In 2018, tears of joy flowed as Nirranda took the Warrnambool and District league A grade premiership.
The reigning premier has continued its dominance on court and sits on top of the ladder after 11 rounds.
But what makes all this possible? What's happening behind the scenes?
Nirranda welcomed The Standard's Brian Allen to Thursday night training and gave him exclusive access on match day against Panmure in round 11 at Panmure Recreation Reserve.
"So defensively, what's happening?" says coach Steph Townsend during a match simulation drill.
"We're getting sucked into the player," replies captain Katie Ryan, almost instantly.
Nirranda's training is full of voice between players.
Townsend leads the way, engaging her team in group conversations and one-on-ones about drills.
But the whole group feels confident to engage in dialogue and give each other feedback in an appropriate way.
It's clear Nirranda has strong leadership with experienced players Anna Archie and Lisa Anders providing plenty of guidance on the practice courts.
Georgia Haberfield loves training and brings great energy.
"Training is a massive component when it comes to playing high-end netball," she says.
"Our group of girls is really tight-knit and I think it's a good way to come together and work out our netball skills and start bonding as a team."
Haberfield is doing plenty of work away from the court to help her netball.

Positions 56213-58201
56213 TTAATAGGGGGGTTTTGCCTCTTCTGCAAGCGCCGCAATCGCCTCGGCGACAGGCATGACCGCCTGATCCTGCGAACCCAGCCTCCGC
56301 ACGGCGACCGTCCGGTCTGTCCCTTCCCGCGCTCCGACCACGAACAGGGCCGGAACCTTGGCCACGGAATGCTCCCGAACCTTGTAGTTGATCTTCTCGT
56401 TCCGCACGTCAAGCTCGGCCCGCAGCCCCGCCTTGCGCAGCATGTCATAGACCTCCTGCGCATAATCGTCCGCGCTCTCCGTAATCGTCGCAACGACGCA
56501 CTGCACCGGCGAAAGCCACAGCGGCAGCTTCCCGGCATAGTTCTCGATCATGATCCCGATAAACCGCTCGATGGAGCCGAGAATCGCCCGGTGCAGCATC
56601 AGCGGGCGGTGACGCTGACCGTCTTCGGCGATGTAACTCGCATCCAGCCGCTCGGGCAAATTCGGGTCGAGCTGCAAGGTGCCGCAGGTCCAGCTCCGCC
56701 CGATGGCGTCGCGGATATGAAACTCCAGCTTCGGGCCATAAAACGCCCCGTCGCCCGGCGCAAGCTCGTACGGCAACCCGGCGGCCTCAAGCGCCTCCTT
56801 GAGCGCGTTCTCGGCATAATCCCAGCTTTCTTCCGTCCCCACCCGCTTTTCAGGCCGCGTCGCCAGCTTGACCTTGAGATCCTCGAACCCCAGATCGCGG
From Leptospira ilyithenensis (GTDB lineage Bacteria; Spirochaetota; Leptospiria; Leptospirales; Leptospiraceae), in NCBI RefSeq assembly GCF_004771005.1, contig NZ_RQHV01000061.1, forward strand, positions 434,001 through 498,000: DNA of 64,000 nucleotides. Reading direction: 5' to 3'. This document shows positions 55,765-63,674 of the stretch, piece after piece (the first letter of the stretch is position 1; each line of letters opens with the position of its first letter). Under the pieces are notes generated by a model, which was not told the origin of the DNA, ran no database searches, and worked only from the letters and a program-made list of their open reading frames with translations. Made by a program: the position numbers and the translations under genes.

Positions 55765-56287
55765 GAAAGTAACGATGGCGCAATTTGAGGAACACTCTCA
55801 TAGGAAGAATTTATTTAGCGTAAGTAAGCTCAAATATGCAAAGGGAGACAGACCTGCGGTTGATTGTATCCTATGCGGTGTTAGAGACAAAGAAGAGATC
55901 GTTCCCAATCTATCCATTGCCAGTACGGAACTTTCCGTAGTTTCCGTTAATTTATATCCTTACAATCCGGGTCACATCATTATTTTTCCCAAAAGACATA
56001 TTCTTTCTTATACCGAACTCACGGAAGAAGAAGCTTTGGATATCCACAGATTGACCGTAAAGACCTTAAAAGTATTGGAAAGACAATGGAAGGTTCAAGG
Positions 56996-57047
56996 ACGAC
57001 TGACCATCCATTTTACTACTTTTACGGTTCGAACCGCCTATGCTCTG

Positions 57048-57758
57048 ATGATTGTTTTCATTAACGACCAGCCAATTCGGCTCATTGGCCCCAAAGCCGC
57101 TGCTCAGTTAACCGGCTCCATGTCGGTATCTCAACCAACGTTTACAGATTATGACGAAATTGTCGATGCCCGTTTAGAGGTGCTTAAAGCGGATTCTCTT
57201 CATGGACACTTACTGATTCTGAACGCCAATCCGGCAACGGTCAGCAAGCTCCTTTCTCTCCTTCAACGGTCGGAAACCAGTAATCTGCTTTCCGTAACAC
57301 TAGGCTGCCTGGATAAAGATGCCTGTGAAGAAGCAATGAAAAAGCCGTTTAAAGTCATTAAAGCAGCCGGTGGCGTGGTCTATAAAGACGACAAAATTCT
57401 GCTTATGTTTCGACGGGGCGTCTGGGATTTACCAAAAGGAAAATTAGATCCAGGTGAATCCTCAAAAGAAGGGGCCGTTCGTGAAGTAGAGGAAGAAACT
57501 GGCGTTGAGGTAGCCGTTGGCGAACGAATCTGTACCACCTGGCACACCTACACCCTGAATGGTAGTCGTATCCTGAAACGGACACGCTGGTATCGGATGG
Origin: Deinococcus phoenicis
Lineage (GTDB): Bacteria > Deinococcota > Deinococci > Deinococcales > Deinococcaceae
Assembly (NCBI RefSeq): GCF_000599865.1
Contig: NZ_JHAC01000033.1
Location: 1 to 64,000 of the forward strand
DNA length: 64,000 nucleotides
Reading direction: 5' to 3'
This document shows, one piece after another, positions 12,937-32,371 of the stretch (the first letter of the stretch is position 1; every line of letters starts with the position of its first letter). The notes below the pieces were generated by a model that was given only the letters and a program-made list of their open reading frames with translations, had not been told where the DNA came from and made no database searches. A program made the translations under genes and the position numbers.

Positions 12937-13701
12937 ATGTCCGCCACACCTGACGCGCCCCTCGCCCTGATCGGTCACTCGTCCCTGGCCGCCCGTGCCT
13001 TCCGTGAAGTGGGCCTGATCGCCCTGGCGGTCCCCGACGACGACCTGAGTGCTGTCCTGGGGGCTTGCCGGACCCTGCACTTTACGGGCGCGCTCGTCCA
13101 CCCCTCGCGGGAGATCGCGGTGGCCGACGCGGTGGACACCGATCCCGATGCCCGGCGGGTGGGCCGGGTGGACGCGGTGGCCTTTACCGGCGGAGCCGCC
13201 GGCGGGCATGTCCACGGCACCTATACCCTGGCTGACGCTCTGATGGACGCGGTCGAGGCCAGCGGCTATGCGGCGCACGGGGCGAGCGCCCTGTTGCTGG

"I go to the gym three mornings a week and I do boxing one night a week," she says.
Townsend says netball team selection is different to football.
"So usually we have selection process at the start of each pre-season," she says.
"You don't really have the luxury of bringing players in and out like a football side.
"We just pick however many players the coach wants at the start of the year and we sort of just run with that number for the entire season."
But of course that doesn't mean Townsend never promotes players and she likes to ring them when they are going to step up to A grade.
In fact, Townsend would like to see more youngsters train with her A grade team.
"I have invited them, I think I must be either funny-looking or scary or probably both," she jokes.
"This year the 17s haven't quite wanted to come and do it.
"It is an open slather though, they are more than welcome to.
"I will try and push to get some more girls up."
The Blues are a relaxed bunch before play.
Much of the talk is about whether Townsend should be wearing her blue Fight MND (motor neurone disease) socks up or down!
Ryan has an energy-boosting treat during the B grade match.
"Every year that I've been playing I have my coffee in the morning, I have my breakfast and usually before the game I always have a Mars Bar," she says.
"It seems to be my go-to thing to keep me in luck."
The team gets stuck into its warm-up which involves the classics - high knees and butt kicks.
But there's also a unique drill where the players put a rubber band just above their knees and crab walk from the sideline to the middle of the court.
Townsend says it's to strengthen the glutes.
I catch up with Townsend's mum and team statistician, Lesley Kim, while the Blues mentor talks tactics with her team.
"I just love being supportive of my kid's game so coming every Saturday is easy when you're coming to watch Steph and the girls play," she says.
"It was a pretty proud mum moment last season when they won the grand final."
Kim provides great insight into Townsend's coaching influences.
"Over the years she's been playing sport at elite level with her cricket and she has had some really good coaching and she's developing her coaching role to where she has come from," she says.
Townsend's main message for the Panmure match is "don't take it lightly".